“The biggest topic in British political circles on Monday . . . was milkshakes,” writes Mike Ford in The New Republic, “or, rather, one milkshake in
Milkshake, you ask?
The shake in question “was lobbed by a bystander in Newcastle at Nigel Farage, a Brexit Party candidate in the European Parliament elections later this week.” And Mr. Ford goes on to note that infamous Internet figures Tommy Robinson and Carl “Sargon of Akkad” Benjamin (the latter inaccurately dubbed “alt-right”) have received multiple hits of thrown cold, frothy confections.
It is “a thing.” A meme — a replicable operation.
Burger King has even encouraged the fad, if in a bizarrely mercenary way.
“Throwing a milkshake at someone is rude at worst,” Ford asserts. “It may also qualify as assault in some jurisdictions, especially in the United States.” That second sentence contradicts the first. It is assault “at worst.”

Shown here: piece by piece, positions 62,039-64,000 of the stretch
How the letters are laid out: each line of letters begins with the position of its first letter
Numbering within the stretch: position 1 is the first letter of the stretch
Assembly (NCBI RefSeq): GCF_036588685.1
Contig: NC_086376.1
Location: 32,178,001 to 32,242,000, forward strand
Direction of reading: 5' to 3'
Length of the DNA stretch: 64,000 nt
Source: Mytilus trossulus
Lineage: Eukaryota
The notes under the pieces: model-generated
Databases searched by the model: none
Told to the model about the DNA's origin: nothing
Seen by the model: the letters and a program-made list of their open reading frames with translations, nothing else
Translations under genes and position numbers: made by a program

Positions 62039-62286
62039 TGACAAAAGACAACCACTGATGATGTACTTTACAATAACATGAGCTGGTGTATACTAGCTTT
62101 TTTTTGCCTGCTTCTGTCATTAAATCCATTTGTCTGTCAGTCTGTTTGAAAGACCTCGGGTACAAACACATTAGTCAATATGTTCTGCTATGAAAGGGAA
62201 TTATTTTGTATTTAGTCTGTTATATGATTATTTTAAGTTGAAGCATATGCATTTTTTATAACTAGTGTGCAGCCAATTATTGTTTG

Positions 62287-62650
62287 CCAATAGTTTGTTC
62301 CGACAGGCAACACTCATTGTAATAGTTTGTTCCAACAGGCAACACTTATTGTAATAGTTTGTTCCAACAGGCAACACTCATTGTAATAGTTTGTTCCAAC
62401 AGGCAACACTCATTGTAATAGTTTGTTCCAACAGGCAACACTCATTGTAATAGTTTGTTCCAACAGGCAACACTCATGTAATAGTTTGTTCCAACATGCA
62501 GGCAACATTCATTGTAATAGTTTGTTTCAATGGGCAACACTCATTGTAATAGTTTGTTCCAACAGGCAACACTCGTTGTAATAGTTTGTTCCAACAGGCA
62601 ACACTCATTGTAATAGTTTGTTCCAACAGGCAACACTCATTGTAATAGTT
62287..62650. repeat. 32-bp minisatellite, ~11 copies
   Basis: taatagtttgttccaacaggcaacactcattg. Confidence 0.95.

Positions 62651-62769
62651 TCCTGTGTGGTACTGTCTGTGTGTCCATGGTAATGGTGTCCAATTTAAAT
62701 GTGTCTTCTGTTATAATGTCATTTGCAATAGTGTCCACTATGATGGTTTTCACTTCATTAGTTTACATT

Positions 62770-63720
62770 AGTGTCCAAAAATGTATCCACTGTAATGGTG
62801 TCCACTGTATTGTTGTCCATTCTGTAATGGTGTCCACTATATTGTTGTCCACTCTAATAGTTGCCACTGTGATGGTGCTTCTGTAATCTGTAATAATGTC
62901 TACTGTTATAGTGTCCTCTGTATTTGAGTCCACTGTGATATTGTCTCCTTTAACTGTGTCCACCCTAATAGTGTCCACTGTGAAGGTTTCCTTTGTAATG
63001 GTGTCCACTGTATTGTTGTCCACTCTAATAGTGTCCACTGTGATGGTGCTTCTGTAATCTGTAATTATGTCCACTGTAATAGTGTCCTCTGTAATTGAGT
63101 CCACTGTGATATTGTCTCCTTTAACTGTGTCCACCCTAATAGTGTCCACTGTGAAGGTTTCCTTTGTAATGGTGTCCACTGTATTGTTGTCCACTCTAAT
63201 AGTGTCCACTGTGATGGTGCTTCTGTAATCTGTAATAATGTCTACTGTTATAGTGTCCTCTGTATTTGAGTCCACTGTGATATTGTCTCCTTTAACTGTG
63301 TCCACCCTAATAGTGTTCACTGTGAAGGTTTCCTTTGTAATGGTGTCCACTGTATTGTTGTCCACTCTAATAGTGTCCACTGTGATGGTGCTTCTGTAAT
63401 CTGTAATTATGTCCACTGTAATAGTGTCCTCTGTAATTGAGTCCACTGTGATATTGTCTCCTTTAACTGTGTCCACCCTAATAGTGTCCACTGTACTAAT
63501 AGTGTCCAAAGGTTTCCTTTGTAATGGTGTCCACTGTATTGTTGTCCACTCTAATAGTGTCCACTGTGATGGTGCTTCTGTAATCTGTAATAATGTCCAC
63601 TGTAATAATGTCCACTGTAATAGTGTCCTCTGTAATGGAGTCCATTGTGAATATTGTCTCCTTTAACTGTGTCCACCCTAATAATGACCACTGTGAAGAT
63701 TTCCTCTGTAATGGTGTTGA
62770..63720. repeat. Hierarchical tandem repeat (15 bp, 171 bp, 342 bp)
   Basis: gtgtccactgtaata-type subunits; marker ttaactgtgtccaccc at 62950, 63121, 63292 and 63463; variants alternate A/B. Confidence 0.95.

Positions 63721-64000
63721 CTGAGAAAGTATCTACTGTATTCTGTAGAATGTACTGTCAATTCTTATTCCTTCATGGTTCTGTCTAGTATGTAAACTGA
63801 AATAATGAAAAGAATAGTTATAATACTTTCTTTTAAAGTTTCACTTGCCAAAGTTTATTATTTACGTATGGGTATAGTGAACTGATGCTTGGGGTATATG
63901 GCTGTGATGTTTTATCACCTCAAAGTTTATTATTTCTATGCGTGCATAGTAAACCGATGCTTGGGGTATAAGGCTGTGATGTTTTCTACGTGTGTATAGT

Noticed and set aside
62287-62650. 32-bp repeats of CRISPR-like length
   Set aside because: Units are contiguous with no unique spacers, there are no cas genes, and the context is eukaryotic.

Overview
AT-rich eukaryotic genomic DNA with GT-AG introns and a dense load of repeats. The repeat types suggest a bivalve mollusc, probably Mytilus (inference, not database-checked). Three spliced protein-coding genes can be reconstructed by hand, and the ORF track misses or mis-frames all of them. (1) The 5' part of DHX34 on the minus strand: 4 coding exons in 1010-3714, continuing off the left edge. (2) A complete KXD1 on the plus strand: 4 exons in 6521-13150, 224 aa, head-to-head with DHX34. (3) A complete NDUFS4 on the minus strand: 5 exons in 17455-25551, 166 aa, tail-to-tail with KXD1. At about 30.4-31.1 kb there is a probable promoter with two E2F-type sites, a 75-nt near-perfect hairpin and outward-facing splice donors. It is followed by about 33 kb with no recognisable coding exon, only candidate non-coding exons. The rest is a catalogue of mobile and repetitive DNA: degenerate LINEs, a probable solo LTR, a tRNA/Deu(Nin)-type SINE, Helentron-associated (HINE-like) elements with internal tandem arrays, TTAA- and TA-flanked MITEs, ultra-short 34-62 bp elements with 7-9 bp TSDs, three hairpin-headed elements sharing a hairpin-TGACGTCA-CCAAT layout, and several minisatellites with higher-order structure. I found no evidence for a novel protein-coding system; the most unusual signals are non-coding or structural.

Ford’s op-ed, entitled “Why Milkshaking Works,” has a tagline: “The far right fears nothing more than public humiliation.”
Really? Look, no one wants the inconvenience of these stupid attacks, but it is the unhingedness of the left that shines through, here — a threatening, punching, shouting-down, spilling-upon movement that I suspect mainly grows the ranks of the anti-left.*
The New Republic has long been a progressive rag: the “new” in the title referred to the magazine’s support for progressivism.
Fitting, then, to see it cheer on, this week, the idiotic, unkind extremism of current progressive culture.
This is Common Sense. I’m Paul Jacob.
* Of course, to some on the left all non-leftists are “far right.” This is called the phenomenon of “the left pole.”